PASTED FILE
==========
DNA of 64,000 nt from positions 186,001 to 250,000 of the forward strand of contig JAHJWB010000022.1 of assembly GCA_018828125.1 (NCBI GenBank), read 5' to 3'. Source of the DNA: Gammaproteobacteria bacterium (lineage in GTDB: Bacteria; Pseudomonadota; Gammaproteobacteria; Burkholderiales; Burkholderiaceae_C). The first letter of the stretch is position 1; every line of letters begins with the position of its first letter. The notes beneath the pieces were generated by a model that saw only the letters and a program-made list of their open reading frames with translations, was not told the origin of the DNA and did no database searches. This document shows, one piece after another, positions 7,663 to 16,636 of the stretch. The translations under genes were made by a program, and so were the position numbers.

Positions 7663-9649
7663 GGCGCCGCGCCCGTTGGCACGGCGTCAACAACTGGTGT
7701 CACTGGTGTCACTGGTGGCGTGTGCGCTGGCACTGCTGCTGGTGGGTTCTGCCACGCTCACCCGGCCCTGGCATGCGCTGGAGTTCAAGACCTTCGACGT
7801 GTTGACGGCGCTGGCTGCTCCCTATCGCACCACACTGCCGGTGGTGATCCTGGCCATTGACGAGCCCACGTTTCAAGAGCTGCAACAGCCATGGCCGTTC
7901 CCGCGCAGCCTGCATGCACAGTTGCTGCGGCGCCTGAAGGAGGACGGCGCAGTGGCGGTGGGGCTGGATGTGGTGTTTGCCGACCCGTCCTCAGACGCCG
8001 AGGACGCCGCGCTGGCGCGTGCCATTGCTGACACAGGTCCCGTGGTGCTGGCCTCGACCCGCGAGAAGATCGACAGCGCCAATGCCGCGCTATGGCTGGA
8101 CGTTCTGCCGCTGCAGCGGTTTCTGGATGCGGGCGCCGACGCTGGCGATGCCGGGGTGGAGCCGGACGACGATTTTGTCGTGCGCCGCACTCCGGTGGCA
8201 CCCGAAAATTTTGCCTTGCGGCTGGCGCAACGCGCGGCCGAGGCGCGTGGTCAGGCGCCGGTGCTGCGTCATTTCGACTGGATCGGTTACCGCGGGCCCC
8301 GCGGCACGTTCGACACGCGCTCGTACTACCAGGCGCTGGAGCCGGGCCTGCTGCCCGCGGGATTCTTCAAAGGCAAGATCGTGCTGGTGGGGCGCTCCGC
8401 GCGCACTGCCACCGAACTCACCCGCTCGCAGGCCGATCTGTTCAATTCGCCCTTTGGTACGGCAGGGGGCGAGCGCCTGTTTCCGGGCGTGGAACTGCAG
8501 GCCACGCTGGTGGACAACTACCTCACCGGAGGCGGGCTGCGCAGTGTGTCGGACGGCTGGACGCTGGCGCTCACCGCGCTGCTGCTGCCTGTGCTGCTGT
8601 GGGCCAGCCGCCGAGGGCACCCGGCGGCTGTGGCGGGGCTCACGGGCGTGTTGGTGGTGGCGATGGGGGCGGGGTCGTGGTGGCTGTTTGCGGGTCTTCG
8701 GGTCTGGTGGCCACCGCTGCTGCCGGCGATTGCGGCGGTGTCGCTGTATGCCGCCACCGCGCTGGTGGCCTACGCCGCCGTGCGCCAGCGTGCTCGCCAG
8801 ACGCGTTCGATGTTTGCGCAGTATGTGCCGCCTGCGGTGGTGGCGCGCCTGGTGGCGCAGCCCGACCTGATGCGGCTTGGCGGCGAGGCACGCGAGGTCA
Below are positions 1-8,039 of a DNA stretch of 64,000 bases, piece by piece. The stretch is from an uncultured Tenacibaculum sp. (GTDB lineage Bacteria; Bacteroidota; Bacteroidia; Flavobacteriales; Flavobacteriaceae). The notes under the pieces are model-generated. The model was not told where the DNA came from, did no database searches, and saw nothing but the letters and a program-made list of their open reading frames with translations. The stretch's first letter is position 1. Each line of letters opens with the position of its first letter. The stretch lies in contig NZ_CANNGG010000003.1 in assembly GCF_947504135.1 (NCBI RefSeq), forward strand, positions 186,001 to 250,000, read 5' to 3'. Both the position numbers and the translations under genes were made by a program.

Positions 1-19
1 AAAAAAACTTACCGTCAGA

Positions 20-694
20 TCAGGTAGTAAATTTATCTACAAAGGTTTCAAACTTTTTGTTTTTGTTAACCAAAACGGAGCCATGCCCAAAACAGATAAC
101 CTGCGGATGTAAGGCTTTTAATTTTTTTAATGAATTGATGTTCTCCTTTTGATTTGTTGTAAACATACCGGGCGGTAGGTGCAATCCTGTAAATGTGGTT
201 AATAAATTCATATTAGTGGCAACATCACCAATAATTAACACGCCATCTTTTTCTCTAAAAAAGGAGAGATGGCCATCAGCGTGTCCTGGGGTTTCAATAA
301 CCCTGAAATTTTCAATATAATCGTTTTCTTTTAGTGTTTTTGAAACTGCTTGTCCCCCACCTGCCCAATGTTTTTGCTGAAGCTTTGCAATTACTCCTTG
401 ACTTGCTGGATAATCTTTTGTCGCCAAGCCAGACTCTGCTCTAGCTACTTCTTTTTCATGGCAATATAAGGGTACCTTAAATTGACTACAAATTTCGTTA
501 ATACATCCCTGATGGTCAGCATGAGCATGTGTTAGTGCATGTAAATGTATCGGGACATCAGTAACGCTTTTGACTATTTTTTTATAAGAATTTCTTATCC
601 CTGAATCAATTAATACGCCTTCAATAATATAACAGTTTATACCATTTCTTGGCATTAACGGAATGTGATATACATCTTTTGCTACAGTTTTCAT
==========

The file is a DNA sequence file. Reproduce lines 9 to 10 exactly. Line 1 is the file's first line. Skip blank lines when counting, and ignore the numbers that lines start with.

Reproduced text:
8201 CCCGAAAATTTTGCCTTGCGGCTGGCGCAACGCGCGGCCGAGGCGCGTGGTCAGGCGCCGGTGCTGCGTCATTTCGACTGGATCGGTTACCGCGGGCCCC
8301 GCGGCACGTTCGACACGCGCTCGTACTACCAGGCGCTGGAGCCGGGCCTGCTGCCCGCGGGATTCTTCAAAGGCAAGATCGTGCTGGTGGGGCGCTCCGC